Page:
• by wiggys (621350) on Sunday August 03, 2003 @05:36PM (#6601733)
    I don't know about you but this creeps me right out! I've just been reading this book [alcyone.com] (guy at work tells me its a transcript of a radio news bulletin) and I'm kinda scared right now.

    Got the wife and kids in a truck, and we're gonna head to the hills for a while. Got meself a shotgun... just in case those Martians come for ME!

    • If you like War of the Worlds, try Jeff Wayne's musical version. Get the original (when I lived in the US, I had to order it from the UK because I could only find the remix in the US which has had lukewarm reviews at best)
      Amazon.co.uk [amazon.co.uk] has it.
  • by Jugalator (259273) on Sunday August 03, 2003 @05:38PM (#6601744) Journal
    Users of Celestia [shatters.net] (the stunning open-source galaxy simulator) can verify this and a whole lot of other space events as Mars is, at August 27, 0.373 AU from Earth. When I'm typing this, Mars seems to be 0.410 AU from Earth.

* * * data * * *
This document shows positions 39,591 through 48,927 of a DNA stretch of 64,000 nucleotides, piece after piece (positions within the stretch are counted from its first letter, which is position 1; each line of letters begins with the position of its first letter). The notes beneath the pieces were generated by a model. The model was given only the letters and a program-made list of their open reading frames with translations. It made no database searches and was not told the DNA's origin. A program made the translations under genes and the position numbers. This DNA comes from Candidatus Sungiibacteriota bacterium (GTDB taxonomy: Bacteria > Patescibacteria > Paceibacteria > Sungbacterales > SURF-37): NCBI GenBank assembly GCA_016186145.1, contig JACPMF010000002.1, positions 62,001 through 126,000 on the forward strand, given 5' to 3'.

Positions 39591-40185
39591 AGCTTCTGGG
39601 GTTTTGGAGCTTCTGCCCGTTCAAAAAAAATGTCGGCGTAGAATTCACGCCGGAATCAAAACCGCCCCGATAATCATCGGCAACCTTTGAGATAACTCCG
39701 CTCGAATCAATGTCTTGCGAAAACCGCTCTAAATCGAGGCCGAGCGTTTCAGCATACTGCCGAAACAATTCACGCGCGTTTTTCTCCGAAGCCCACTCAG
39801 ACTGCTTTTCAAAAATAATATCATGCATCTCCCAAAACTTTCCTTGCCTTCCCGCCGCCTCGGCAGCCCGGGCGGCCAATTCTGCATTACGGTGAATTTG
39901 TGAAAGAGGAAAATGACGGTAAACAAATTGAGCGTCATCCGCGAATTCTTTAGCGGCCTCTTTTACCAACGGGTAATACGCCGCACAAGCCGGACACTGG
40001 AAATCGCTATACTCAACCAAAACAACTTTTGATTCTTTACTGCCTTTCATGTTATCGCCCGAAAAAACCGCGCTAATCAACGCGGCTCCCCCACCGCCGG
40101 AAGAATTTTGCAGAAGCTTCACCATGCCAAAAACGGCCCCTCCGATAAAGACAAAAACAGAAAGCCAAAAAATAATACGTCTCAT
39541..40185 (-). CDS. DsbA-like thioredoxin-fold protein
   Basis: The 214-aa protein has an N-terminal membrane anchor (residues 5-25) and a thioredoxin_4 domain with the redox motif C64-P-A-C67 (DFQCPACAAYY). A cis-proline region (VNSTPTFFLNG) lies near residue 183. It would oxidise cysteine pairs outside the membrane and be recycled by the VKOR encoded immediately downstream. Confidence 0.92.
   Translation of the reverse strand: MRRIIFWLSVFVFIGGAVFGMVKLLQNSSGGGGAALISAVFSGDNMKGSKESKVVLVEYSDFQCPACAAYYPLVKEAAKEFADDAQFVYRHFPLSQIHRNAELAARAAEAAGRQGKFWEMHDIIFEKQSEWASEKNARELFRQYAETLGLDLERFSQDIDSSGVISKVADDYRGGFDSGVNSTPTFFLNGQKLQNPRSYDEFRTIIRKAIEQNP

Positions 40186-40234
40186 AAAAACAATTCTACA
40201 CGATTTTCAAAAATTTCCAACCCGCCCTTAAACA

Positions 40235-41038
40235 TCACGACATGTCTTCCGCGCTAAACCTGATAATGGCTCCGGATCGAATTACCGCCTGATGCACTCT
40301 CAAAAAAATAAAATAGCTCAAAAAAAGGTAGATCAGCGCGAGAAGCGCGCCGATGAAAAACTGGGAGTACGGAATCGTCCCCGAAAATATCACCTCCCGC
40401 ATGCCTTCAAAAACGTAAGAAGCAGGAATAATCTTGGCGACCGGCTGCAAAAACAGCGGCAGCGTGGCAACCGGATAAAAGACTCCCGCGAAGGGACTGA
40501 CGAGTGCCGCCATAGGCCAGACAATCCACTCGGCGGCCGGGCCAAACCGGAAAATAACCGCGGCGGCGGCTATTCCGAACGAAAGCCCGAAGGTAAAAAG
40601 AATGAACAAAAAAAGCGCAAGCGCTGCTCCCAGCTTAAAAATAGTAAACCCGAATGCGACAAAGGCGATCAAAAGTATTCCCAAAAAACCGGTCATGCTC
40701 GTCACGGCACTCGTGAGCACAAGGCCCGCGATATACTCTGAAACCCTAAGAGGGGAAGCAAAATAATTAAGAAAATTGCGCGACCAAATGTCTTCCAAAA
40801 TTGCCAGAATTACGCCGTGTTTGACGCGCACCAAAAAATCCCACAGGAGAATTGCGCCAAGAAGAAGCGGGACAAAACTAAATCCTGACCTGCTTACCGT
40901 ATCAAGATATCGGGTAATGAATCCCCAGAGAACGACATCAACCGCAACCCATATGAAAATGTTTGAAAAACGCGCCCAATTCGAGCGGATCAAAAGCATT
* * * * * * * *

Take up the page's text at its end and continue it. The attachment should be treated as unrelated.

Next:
1 AU = 149,597,870.691 km

    0.373 AU = 55800005 km
    0.410 AU = 61335126 km

    The values seem to be slightly off (by around 1%) when compared to the article's shortest distance, from the approximated planetary orbits.
  • I've seen it (Score:5, Informative)

    by ralphclark (11346) on Sunday August 03, 2003 @05:41PM (#6601757) Journal
    It's fairly big already - about 20 arcseconds I should think - and I've taken a look a few times already the past few days (in my 10" F5 reflector, 4mm ultrawide plossl eyepiece, magnification about 300x). Why look now before opposition? Because it has already passed it's maximum declination in mid-to-late July, even then at about only 25 degrees above the horison where I am, and is now getting lower each night. Even at maximum elevation it was so low that atmospheric distortion mucks up the image quite badly.

    In fact, although this is supposed to be the closest opposition for maybe the past 60,000 years, the low elevation means it's not really such a great observation opportunity for astronomers in the northern hemisphere. I was just about able to make out the southern polar cap and some blurred greyish surface features in the southern hemisphere.

    If you live further South though, there should be some really spectacular views with Mars almost overhead. And it's so bright that you don't need a large telescope - just a good one. And an equatorial mount is a must, because the damn thing moves so fast.